On the CON side, some people may not choose to associate with you and your BF, and I'm afraid that any children might experience more problems.
On the PRO side, you've found a person that seems to be right for you. To you, your BF and your true friends, nothing will matter. Go with it! Anyone who finds the person that loves them and can spend their lives together is very fortunate indeed. Black, white, brown, yellow, red, gay, straight. And this is coming from a southern boy.
Goodness...you've been with the guy for 4 years already...Let's see...what was the joke the comedian said the other day...I think it went like this "they need to climb down off their cross and take it apart and build a bridge with it and GET OVER IT!!!!!" HAHA...something like that! You've got to live your life the way you want to...if this man is a good man and loves you then more power to ya! They'll get over it IF THEY REALLY LOVE YOU!
Hello, I am a white woman married to a white man, so you may think why is this woman replying? Here's my take on this. I was raised to be very racial... to the point where my parents thought it was hilarious to build KKK men instead of snowmen. Before all you guys jump down my throat for this, remember, I was just a kid back then, and I was living under their rules not my own. When my daughter started headstart/preschool, whatever you call it in your area, she became best friends with a mixed girl. Her mom is white and her dad is black. I didn't see a thing in this world wrong with it. I started letting her spend the night at my house and my daughter has gone to her house some. When my step dad found out he hit the roof and tried to tell me I shouldn't raise my daughter like that and everything else. I told him to shut up it is MY kid and if I say she can go to a black man's house then she can!! He thinks because I let this happen that my girl will think its ok to marry, date and be friend with blacks. I told him so what if she thinks its ok! YOu know what?!!? I took anatomy in college and when you peel the outside layer of the skin off the human body "SURPRISE!!!" we are all the SAME. He calls all black people the "N" word. The way I look at it is there and "N's" in ALL COLORS!!!! And personally I feel my own step dad with white skin is a "N". I don't even use that word but he sure does. ANyway, true love doesn't come around that often. You family is probably freaking out but you need to let it out of the closet. They will get used to it eventually. I felt funny letting that friend of my daughters come over at first. But now I don't care. They are in 3rd grade now and still best friends!! I love that little girl like she is my own!! But people are unaccepting though. Everytime I take her places you wouldn't believe the stares I get. She is about 8 inches taller that my daughter yet only 3 weeks older. I am only 27 and here I am with a 7 and 2 8 year olds with me and my hubby is at work or something. I look like one of those young welfare moms that have 3 diff. kids by 3 diff. men. (I forget to put my rings on half the time) I don't care what people think of me, they don't know me, so I just let them wonder if I have a kid by a black man, because so what if I do or I don't!!! It doesn't make me a different person!! I have rambled enough. If they disown you, they disown you, you have to do whats good for YOUR happiness!! Gotta go!!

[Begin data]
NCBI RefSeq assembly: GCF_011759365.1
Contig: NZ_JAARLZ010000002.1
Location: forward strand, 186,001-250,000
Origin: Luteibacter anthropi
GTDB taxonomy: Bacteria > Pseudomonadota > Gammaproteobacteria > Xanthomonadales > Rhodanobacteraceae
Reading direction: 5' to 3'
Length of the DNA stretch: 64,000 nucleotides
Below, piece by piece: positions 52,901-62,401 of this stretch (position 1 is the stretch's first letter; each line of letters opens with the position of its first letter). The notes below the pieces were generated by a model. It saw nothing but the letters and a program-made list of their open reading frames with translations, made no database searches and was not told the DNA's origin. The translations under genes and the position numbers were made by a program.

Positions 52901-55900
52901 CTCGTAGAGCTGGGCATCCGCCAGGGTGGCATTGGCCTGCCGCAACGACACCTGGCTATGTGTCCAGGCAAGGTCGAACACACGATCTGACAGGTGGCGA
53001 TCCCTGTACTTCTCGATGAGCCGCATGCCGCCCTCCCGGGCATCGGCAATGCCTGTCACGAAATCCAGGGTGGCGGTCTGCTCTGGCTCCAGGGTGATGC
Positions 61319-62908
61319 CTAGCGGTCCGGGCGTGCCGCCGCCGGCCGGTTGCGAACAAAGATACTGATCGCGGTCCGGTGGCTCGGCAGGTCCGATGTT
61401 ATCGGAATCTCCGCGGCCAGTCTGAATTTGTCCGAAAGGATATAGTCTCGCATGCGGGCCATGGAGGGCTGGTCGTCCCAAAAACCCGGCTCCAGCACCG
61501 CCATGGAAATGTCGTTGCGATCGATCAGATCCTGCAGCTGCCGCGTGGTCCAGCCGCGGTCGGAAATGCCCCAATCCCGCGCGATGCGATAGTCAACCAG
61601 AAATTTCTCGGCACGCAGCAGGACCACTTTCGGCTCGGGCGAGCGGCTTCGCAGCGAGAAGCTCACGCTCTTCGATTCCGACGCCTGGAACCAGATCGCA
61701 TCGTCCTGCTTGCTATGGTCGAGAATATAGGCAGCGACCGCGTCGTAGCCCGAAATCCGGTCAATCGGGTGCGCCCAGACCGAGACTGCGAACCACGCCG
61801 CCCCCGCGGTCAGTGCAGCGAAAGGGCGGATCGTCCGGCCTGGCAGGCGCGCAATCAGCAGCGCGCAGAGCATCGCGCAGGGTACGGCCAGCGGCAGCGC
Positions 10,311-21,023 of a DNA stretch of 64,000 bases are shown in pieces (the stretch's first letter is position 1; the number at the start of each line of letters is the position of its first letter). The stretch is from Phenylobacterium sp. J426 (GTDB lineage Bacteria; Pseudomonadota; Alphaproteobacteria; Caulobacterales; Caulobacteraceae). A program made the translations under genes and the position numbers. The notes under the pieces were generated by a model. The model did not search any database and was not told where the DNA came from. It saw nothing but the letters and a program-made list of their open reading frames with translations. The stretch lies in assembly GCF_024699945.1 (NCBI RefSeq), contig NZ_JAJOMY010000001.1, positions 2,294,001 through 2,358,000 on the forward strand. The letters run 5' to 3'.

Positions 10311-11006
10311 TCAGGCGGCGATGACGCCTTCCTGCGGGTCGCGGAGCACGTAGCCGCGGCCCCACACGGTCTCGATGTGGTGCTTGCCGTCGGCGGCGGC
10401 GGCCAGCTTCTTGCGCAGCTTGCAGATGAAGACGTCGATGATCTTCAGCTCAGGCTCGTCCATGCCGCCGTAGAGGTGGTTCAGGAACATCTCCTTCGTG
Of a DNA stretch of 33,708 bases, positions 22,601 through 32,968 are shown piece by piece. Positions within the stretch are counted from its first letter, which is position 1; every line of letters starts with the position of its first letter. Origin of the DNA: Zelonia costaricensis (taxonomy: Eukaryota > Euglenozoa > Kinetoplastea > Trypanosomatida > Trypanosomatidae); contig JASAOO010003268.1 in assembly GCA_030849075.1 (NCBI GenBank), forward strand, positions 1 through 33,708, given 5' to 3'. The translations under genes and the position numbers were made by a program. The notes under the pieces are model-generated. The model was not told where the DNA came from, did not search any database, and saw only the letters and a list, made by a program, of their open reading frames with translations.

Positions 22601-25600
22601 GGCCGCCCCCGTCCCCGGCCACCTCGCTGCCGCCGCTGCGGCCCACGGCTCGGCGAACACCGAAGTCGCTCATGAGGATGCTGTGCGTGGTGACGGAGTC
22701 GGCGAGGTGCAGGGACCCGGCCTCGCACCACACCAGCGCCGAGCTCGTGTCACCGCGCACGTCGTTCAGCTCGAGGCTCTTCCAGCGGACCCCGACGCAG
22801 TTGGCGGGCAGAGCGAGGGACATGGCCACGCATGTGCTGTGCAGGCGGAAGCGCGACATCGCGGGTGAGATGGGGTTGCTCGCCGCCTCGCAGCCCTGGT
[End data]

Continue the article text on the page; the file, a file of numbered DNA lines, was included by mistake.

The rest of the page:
The following user gives a hug of support to kendram: nannette81 (12-05-2011)
I think that we are all God's children and that is what matters the most.
If you want to change the way people think or view things in society, then you can't hide who you are. I say, put a picture of you and your man on your desk at work!
I also think that you are insecure about this relationship to begin with. Sure, some people may not agree with you dating a black man, but just as many people could care less. Not everyone is a racist.
Well, here's a post that I am UNABLE to ignore or to let go.
First of all, I am from a country where interracial relationships, on all possible levels and in all possible scenarios, are unavoidable.
Secondly, there are coloured people in my own family, partly because my grandfather, who was partly French, took a black woman as his mistress, and they had two children. So, some of my cousins are coloured, and I am afraid I can't say that all these events and situations were easily digested by all the members of my family and its unfoldings, so to say.
Thirdly, I had a brief affair with a black lady, when I was in my early thirties. I say it was an affair, because I myself broke it as soon as I sensed it could grow into something bigger. I have to admit I was too insecure to keep it going. I was perhaps a coward, I am yielding the palm, but I was not the only one.